Migration Intentions of Post War Youths in Sri Lanka: A Systematic Review of literature on Causes of Migration

A. Pingama



This is a conceptual paper to understand the migration of youth population from Sri Lanka. The study reviews recent migration literature. Many actors have taken many initiatives to create a better future for youth in Sri Lanka. This includes provision of free and/or affordable education, skill development opportunities, and integration to development process, to shape the future. But there is a significant segment of the youth population who are not satisfied about the available opportunities and choices within Sri Lanka. They are not convinced for a better and safer society in future. In this research, the migration drivers and tendencies are examined and researched from a theoretical point of view with a special importance to perspectives and causes for migration of youths of post-war Sri Lanka. Objectives of this study are to understand reasons for youth migration and to understand the expected future relationship with home country. Many international migration theories have been proposed to assess and explain the underlying phenomena of international migration. Conventional findings suggest that migration can be explained with Neo-classical Theory of Migration, Theory of Economics of Migration, Dual Market Theory, Social Capital Theory, Cumulative Causation Theory and Trans-nationalism. However, international migration is a complex issue with multiple facets. One single theory may only explain a particular aspect of international migration. This study indicates that most of youth migrate to different countries due to perceived uncertainty placed upon their future and it cannot be explained with a single theory. This study makes major contributions to the existing theory in International Migration of Youth Population of Sri Lanka. The paper concluded with propositions, and recommendations on future research on understanding migration of youth.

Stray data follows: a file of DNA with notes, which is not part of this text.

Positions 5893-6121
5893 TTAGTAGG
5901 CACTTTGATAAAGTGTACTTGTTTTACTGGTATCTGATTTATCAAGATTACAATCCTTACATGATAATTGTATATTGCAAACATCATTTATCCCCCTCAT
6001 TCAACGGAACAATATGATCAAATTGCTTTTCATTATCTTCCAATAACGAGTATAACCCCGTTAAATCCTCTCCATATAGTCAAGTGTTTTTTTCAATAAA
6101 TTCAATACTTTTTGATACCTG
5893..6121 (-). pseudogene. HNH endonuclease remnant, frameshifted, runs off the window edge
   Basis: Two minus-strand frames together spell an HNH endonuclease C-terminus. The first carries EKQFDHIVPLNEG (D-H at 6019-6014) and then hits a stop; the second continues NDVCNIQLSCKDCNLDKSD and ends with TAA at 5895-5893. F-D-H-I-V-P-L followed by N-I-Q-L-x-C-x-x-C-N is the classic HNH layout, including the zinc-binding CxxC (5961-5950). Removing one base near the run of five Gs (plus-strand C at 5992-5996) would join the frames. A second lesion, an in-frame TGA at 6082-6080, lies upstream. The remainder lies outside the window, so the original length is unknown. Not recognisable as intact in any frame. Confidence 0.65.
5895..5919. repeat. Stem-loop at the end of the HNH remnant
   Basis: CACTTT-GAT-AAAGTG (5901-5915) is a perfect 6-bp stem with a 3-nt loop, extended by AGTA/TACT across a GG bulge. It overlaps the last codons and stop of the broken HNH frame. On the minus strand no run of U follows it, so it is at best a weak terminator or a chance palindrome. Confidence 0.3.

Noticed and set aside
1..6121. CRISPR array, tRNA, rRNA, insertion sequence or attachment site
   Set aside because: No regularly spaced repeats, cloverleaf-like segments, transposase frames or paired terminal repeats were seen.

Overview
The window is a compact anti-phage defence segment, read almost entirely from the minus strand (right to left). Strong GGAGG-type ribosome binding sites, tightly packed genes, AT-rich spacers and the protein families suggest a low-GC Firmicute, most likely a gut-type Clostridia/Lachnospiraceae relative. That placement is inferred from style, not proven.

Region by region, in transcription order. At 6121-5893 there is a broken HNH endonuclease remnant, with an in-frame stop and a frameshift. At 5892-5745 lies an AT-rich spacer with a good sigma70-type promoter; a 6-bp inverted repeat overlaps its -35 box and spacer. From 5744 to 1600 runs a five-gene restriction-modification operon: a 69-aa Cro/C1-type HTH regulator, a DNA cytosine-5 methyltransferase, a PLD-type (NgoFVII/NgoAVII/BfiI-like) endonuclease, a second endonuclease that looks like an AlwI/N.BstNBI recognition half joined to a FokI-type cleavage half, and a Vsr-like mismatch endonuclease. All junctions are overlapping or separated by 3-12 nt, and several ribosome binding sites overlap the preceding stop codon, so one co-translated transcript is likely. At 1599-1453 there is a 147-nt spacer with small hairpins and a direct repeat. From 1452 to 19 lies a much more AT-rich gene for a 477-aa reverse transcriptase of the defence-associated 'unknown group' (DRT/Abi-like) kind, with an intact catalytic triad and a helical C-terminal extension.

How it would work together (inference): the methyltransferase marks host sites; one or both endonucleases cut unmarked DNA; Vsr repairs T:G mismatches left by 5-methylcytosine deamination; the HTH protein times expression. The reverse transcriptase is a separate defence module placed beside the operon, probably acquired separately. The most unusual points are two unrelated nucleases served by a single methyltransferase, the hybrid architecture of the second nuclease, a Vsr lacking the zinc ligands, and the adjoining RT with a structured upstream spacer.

Keywords: International Migration, Youth, Decision Making, Development, Globalization

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Faculty of Management Studies & Commerce